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Massaker v. Petraitis

Decided: April 23, 1980.

DONALD J. MASSAKER AND STONEHEDGE KENNEL, INC., PLAINTIFFS-RESPONDENTS,
v.
GERALD A. PETRAITIS, SUSAN M. PETRAITIS, BERKELEY FEDERAL SAVINGS AND LOAN ASSOCIATION, DEFENDANTS, AND STATE OF NEW JERSEY, DEFENDANT-APPELLANT



On appeal from the Superior Court of New Jersey, Law Division, Sussex County.

Matthews, Ard and Polow. The opinion of the court was delivered by Polow, J.A.D.

Polow

[173 NJSuper Page 460] The State of New Jersey appeals from an adverse judgment awarding damages to plaintiffs for losses occasioned by a delay of approximately 56 days between entry of a judgment and docketing thereof by the office of the Clerk of the Superior

Court. The State urges reversal, relying primarily on the New Jersey Tort Claims Act, N.J.S.A. 59:1-1 et seq. , and sovereign and judicial immunity.

On February 17, 1976 plaintiffs had been awarded judgment of $9,000 plus costs against defendants Oleski Construction, Inc. and Wayne Oleski, individually (Oleski). The formal documentation thereof, entitled "Order for Judgment," was signed by the judge on February 24, 1976, received in the office of the Clerk of the Superior Court on February 26, 1976, but not docketed until April 21, 1976. According to the testimony of the Clerk of the Superior Court, the delay in docketing resulted from the existence of a large case backlog due to lack of adequate staffing.

On February 25, 1976 Oleski conveyed certain real estate to defendants Petraitis, subject to a purchase money mortgage for funds advanced by defendant Berkeley Federal Savings and Loan Association. Out of the proceeds of the real estate sale Oleski received $10,850 in cash. Although recording of the deed and mortgage was delayed until March 5, 1976, there is no evidence that as of that date either purchaser or mortgagee had any knowledge of the existence of plaintiffs' judgment against Oleski nor had the judgment been properly docketed. Hence, purchasers and mortgagee were recognized as bona fide purchasers for value by the trial court and their title was held to be free and clear of plaintiffs' judgment lien pursuant to N.J.S.A. 46:22-1. That determination by the trial judge is not challenged on appeal.

Since plaintiffs, as judgment creditors against Oleski, have been successful in satisfying their judgment only to the extent of $3,500, they suffered a loss of the balance thereof in the sum of $5,621.85 which presumably would have been satisfied out of the cash payment made to Oleski at the closing had the judgment been docketed to provide constructive notice prior to the closing. In this regard, it should be noted that the closing took place eight days after judgment had been rendered, one day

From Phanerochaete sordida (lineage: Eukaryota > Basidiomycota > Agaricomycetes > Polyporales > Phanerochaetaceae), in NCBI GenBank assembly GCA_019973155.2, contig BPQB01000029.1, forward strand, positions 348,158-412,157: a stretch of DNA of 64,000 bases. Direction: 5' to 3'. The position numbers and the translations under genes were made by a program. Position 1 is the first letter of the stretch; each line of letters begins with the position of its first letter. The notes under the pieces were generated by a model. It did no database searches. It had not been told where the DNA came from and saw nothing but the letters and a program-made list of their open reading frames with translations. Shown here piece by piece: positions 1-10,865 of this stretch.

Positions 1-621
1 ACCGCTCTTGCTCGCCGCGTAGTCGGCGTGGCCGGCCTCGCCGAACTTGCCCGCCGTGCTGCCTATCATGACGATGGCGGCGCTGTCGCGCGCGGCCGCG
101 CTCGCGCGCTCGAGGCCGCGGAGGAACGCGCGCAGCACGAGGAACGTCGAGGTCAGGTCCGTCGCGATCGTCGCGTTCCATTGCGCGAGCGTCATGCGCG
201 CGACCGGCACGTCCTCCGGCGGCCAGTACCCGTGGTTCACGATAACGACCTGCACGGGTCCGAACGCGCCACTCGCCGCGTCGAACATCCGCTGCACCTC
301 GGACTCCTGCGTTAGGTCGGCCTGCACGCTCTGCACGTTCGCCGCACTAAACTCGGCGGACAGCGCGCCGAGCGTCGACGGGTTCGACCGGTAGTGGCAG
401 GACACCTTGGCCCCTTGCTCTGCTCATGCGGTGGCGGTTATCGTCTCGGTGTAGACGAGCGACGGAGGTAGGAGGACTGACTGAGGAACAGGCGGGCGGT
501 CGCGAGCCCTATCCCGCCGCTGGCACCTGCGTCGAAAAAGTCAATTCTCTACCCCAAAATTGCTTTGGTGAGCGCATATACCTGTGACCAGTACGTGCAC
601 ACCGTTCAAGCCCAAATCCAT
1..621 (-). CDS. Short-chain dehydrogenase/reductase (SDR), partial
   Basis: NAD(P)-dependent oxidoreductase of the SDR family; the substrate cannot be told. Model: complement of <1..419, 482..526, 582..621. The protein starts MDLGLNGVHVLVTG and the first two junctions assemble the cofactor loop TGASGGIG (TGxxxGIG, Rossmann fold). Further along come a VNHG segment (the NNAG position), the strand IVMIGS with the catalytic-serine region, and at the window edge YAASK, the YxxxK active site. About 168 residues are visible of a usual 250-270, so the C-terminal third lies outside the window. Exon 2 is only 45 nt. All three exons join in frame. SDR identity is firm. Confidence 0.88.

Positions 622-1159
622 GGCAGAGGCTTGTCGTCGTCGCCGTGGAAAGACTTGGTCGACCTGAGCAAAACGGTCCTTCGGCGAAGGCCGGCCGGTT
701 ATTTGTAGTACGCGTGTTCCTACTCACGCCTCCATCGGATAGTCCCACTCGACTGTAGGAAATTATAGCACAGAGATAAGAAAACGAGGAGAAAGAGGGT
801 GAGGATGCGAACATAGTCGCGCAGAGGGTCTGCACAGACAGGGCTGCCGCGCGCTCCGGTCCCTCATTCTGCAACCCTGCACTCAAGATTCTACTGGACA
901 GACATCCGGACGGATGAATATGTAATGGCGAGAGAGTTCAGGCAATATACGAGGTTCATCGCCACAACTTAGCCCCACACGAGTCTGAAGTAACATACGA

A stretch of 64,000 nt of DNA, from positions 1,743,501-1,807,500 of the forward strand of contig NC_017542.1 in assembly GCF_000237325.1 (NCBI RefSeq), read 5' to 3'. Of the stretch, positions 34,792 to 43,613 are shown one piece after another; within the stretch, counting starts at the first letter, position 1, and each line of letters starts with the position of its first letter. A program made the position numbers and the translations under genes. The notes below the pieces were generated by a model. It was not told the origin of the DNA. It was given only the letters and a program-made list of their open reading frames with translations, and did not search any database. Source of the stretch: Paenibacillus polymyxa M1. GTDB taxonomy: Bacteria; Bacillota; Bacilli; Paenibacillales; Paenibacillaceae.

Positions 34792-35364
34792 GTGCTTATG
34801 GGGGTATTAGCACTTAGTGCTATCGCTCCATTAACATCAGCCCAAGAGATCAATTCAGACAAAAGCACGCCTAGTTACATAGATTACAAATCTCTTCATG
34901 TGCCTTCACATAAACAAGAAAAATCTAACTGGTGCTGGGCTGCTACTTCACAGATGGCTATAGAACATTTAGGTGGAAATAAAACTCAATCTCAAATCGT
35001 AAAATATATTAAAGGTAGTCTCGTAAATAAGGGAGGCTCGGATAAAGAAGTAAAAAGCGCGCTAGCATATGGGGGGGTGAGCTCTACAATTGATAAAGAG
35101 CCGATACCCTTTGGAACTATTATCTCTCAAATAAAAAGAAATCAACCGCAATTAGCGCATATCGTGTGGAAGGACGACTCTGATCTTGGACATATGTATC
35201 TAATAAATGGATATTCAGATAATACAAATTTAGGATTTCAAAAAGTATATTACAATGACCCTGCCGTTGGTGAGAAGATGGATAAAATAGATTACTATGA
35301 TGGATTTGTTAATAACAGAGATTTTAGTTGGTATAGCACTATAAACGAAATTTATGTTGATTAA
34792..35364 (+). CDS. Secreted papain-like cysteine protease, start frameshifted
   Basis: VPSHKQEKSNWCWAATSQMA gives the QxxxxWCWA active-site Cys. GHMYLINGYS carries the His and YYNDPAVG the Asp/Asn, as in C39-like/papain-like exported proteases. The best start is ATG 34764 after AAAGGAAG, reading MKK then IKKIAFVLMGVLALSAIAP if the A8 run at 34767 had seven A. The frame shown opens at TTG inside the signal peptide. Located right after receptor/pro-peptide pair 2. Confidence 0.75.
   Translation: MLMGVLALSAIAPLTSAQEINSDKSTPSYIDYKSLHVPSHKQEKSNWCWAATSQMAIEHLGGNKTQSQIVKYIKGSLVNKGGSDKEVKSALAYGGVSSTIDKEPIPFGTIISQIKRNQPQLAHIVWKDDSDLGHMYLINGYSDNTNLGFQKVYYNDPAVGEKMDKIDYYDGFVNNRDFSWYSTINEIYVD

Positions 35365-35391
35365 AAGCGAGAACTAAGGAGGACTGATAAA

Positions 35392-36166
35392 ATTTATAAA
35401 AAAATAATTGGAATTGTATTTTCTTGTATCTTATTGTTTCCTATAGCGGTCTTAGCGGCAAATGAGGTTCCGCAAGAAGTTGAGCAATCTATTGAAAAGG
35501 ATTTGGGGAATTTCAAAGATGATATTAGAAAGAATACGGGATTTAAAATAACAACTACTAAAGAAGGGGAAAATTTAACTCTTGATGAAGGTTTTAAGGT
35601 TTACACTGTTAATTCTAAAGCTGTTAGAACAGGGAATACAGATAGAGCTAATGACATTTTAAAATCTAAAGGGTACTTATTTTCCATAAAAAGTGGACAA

after the entry of a formal, written "order for judgment" but one day before that judgment was received for docketing in the office of the Clerk of the Superior Court. The purchaser and mortgagee then did not record the deed and mortgage until March 5, 1976, more than a week after the judgment against the grantor had been received for docketing.

If the judgment had been docketed within a short time after receipt in the Clerk's office, even though the balance as shown on the closing statement would already have been disbursed to the grantors, plaintiffs could nevertheless have claimed a prior lien against the title to the real estate based upon prior record notice and the claim against the purchaser, and the mortgagee would have required resolution of the priority of lien claims. N.J.S.A. 46:21-1; but see Gutermuth v. Ropiecki , 159 N.J. Super. 139 (Ch.Div.1977). In any event, the priority of liens was not in issue since the judgment had not been docketed until long after the deed and mortgage had been recorded.

Although the Tort Claims Act was not offered as a defense in the trial court, plaintiffs' objection to consideration thereof on appeal is without substance. They suggest an injustice would result should the Tort Claims Act be found to bar their recovery, since after the decision below, on the State's application, plaintiffs consented to assign their rights against Oleski to the State. Obviously, should the judgment against the State fall for any reason, the assignment will become inoperative.

Nor would the principle of estoppel by conduct, Scanlon v. General Motors Corp. , 65 N.J. 582, 598 (1974), nor equitable estoppel, Dambro v. Union Cty. Park Comm'n , 130 N.J. Super. 450, 457 (Law Div. 1974), require us to limit defenses to those presented at trial. Although the issue was not the subject of argument or concern by the trial judge, it was in fact asserted in the State's answer within the second and ninth separate defenses. Failure of either side to have argued the effect of the Tort ...


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